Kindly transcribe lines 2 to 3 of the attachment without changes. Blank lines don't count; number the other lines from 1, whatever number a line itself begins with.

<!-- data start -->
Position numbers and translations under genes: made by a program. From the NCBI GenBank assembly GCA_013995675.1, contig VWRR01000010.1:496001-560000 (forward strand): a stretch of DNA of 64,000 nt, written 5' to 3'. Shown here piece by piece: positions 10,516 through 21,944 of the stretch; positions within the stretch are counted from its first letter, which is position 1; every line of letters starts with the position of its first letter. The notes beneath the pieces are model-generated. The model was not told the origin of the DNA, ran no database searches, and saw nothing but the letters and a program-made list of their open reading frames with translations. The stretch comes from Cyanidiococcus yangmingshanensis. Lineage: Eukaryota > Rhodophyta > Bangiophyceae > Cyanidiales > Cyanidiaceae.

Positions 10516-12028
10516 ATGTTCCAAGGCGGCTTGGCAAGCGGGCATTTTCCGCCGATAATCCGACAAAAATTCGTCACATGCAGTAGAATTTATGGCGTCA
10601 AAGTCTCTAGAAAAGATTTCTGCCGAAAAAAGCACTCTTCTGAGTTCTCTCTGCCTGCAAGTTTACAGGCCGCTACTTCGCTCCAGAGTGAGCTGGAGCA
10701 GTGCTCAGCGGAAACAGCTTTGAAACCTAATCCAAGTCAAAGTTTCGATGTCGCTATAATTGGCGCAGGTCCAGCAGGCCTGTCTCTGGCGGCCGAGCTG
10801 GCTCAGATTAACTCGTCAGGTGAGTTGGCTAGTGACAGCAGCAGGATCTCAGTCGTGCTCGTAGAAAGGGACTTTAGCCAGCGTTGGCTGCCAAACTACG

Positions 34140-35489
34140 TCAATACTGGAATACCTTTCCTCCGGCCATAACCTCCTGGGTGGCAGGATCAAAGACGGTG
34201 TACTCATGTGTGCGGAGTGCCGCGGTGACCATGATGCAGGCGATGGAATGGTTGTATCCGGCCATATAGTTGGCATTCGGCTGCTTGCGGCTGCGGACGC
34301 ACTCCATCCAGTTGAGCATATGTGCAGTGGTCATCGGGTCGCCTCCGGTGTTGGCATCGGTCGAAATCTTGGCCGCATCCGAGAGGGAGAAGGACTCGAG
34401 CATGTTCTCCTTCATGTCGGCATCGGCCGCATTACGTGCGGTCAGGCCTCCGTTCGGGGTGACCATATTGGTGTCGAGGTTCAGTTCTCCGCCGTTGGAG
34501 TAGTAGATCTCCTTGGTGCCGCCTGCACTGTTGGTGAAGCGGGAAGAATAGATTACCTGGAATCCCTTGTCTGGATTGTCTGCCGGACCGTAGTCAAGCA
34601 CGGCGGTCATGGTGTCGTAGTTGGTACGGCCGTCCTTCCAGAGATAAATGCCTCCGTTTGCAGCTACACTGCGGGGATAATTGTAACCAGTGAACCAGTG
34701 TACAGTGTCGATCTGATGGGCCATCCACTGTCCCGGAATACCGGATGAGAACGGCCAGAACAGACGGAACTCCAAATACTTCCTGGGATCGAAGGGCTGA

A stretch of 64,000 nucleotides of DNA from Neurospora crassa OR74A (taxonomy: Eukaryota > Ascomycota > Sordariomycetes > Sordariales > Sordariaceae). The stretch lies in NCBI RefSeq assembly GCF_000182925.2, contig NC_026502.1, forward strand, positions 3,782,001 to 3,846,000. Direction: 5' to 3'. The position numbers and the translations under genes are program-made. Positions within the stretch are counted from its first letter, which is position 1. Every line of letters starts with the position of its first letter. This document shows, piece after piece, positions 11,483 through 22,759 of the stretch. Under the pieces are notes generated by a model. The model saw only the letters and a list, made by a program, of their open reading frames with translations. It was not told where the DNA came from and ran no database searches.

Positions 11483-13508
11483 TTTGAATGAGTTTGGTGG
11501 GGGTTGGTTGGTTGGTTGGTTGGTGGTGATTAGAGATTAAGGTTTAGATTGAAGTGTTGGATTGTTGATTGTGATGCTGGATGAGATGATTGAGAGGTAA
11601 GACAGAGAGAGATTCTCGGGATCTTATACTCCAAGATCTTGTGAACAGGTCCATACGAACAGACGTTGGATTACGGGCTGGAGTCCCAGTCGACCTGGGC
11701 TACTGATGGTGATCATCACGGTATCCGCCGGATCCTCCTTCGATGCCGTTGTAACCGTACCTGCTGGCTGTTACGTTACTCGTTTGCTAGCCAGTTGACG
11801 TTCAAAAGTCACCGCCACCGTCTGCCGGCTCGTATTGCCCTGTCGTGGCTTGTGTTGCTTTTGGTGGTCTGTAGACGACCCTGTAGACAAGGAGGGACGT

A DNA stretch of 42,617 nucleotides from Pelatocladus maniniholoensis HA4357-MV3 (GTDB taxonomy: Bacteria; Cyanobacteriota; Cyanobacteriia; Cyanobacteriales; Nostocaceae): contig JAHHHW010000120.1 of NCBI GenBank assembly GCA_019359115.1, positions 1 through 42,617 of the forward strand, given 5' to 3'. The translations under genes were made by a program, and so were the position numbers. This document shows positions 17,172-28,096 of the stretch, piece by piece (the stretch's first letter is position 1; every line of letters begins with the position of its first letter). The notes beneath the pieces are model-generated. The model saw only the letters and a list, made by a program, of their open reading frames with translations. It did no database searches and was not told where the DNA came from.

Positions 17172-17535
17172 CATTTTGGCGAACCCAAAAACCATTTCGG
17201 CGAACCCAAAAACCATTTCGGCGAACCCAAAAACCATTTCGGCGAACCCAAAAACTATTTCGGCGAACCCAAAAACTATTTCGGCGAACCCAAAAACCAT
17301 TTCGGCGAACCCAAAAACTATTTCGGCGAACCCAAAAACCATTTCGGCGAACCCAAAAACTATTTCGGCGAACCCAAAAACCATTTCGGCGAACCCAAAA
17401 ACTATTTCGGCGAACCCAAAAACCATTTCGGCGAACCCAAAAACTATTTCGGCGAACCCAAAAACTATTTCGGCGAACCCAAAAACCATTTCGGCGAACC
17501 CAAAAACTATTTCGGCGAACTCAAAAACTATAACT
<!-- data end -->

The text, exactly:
Positions 10516-12028
10516 ATGTTCCAAGGCGGCTTGGCAAGCGGGCATTTTCCGCCGATAATCCGACAAAAATTCGTCACATGCAGTAGAATTTATGGCGTCA